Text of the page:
What is it like when you try to entertain yourself with your mind? Tim Wilson and colleagues just published a paper in Science that suggests that most people do not like such entertainment much at all. Here’s the NPR piece on it, complete with a link to the Science paper for those who have access to the journal:
In perhaps the most clever (of 11!) studies, people were asked (for 15 minutes) to entertain “yourself with your thoughts as best you can. That is, your goal should be to have a pleasant experience, as opposed to spending the time focusing on everyday activities or negative things.” If they wanted to they could, sometimes, give themselves a mild electric shock. Previously they had been given a sample of the shock and had rated it on a scale from 1 (very unpleasant) to 9 (very pleasant). Of those who rated it below the midpoint, 64% of men and 15% of women gave themselves at least one shock while entertaining themselves with their thoughts.
In other studies the authors find that many people report that it is unpleasant to try to entertain themselves with their thoughts and find ways to distract themselves from the task. In a community sample (people at farmer’s markets and Methodists, 49% of whom had post-graduate degrees! Ah, random samples of the world’s population!) age was unrelated to pleasantness of the experience.
A few things were related to enjoyment of the experience. Those higher in self-reported mindfulness (as measured by the MAAS, for those keeping score), higher in reappraisal and in suppression (per Gross’ measure), higher in both promotion and prevention focus (per Higgins’ measure), higher in positive affect, lower in stress, and higher in meditation experience found it more enjoyable. In analyzing what people thought about during this time (LIWC!), those who thought more about work found the process less enjoyable whereas those who thought about social contact found it enjoyable.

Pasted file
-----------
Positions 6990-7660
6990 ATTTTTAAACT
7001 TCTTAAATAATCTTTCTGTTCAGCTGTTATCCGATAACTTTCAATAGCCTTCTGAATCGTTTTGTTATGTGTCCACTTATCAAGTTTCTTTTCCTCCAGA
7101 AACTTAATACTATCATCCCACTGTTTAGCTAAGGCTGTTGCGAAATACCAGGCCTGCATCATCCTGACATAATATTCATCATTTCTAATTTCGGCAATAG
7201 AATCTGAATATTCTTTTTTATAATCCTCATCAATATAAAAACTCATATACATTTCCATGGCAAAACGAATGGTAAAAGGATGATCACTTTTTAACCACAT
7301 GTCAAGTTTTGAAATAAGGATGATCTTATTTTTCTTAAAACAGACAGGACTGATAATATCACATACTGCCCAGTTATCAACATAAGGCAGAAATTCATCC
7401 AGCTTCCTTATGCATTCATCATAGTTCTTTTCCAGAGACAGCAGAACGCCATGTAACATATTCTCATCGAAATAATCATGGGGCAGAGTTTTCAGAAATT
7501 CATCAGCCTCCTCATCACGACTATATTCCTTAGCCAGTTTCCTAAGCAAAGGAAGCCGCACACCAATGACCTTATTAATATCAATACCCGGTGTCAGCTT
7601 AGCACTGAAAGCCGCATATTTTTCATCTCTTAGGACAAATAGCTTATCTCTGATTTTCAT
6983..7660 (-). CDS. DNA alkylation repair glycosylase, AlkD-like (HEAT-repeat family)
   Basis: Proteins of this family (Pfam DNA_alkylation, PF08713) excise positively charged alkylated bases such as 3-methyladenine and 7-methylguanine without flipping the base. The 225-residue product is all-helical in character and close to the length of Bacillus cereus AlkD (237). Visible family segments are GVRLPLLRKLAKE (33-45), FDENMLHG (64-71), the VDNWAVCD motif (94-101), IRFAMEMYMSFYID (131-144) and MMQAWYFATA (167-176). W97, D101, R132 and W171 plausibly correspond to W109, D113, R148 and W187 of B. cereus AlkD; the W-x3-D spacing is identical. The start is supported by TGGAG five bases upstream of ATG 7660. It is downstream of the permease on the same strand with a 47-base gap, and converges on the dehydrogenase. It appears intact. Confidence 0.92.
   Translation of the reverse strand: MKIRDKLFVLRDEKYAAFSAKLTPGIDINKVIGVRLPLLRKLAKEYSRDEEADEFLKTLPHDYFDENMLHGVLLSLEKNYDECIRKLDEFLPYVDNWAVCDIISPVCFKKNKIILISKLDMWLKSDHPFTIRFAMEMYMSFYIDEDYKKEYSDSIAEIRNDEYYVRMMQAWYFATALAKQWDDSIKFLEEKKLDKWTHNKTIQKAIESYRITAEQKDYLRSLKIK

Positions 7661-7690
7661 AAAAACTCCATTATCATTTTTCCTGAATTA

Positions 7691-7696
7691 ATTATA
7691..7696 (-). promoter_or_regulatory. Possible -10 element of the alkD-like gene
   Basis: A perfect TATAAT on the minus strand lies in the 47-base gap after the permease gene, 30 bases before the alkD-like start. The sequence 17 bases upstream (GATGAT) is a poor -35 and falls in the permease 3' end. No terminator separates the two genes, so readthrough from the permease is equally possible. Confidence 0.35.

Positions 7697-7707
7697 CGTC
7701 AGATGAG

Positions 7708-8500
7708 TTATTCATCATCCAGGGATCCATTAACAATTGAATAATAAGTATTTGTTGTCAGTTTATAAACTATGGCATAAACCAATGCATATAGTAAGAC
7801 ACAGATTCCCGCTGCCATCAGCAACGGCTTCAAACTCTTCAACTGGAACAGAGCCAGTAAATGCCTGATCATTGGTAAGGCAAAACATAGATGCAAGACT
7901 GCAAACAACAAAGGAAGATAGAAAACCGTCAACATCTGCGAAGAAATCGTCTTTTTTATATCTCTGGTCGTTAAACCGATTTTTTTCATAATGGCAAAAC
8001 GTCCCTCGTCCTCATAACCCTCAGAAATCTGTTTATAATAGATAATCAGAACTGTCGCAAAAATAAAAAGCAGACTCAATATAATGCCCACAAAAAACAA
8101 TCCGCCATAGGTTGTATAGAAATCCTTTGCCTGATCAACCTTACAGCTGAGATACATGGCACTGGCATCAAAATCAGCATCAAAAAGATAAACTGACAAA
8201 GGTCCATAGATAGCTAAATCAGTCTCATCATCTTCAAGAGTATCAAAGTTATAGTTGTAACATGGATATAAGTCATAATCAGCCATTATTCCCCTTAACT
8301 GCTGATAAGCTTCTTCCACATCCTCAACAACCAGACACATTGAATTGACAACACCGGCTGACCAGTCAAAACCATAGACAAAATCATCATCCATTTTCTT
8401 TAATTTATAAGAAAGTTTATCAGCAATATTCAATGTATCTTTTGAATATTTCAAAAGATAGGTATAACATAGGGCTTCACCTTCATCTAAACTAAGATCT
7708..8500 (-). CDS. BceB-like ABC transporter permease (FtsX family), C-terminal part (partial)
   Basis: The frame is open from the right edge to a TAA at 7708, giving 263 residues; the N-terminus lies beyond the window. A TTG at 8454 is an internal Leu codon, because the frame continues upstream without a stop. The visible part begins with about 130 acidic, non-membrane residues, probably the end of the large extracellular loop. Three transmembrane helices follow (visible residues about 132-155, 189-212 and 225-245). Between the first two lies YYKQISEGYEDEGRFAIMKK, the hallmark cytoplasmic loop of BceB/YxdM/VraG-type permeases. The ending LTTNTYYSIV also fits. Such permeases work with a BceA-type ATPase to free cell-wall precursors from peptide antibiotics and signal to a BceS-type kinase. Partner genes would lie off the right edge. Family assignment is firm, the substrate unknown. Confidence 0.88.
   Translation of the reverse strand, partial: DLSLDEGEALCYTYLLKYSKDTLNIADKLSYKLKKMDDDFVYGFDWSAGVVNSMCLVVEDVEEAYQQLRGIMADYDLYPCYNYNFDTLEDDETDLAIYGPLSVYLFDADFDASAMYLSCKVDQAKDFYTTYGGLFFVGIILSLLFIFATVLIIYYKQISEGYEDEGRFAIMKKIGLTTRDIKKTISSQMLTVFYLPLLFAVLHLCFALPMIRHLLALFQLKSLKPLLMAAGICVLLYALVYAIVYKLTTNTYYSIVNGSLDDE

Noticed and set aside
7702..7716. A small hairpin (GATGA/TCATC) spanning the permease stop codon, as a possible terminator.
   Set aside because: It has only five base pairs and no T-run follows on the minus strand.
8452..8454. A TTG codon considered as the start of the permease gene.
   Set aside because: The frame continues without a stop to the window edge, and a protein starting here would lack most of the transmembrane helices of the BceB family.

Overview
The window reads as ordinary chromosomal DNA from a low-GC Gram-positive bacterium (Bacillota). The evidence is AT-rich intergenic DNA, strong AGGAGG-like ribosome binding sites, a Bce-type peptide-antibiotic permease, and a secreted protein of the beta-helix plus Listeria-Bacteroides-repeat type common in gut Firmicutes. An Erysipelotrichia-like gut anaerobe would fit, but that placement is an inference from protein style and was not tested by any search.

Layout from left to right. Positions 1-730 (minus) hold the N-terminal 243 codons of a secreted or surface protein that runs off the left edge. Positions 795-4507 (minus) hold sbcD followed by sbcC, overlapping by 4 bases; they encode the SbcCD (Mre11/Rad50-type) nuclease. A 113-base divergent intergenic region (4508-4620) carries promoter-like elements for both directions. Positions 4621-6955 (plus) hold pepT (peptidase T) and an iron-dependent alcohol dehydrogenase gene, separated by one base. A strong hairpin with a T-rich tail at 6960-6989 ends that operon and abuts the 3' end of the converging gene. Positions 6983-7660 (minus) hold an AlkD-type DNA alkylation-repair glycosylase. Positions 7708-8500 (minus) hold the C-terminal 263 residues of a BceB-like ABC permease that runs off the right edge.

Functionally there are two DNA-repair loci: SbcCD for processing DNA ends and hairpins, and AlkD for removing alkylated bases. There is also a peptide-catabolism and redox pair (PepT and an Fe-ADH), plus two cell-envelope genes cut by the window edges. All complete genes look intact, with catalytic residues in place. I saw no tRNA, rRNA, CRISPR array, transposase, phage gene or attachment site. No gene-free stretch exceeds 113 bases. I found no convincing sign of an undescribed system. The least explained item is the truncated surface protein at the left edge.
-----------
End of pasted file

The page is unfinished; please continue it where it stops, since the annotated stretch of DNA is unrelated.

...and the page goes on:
What to make of this all? I think I like it because it calls our attention to how unpleasant many people find it to be alone with their thoughts. We do not know from this study how common it is. (We would need, for instance, to get a random sample of the world’s population to start to know that. Good luck with that.) But I don’t think we need an exact estimate–we know that this is a common experience. If you have taken a meditation course at some point you likely have seen the newbies squirm. Heck, my guess is that at some point alone with your thoughts you wish you had chosen a better date.
But why is this so? The fact that Wilson and colleagues have called attention to the issue affords the opportunity to look more closely at what will doubtless be its many causes. I’ll offer a few thoughts. (1) Subjects here were from the United States, in which the preferred ideal emotion is excitement. Would Wilson have found the same results in populations (e.g., much of East Asia) with a preference for low arousal positive emotions such as tranquility? (2) Subjects who practiced meditation enjoyed the experience more. Note that this is correlational, so you can’t infer cause. But I would bet that practicing being alone with our thoughts would help us get both more familiar with and more skillful at being with our thoughts. In general we like that with which we are familiar and at which we are skilled. (3) Remember that many people think thoughts of themselves that they would not think in regards to their good friends. My best bet is that we do this (in part–there are doubtless many reasons) to motivate ourselves by thinking some fairly awful things. (Consider Norem and Cantor’s work on defensive pessimists. Some terrific students spend much time thinking of how certain imminent failure is, thereby motivating themselves to do well but living a rather miserable path to “success.”). If that’s the place you go to entertain yourself I could see why you would like the occasional electric shock instead.
And beyond the “why” questions Wilson’s work raises lurk the “so what” questions. My guess is the “so what” is big. If people will distract from their minds with shocks why not with drugs, bad relationships, and really poor selections of music and fiction? More generally if people are avoiding their thoughts they are in important ways controlled by that avoidance. If people want to live intentionally, how much more of a challenge will that be if they are instead being chased by, rather than embracing, the silence of their own presence?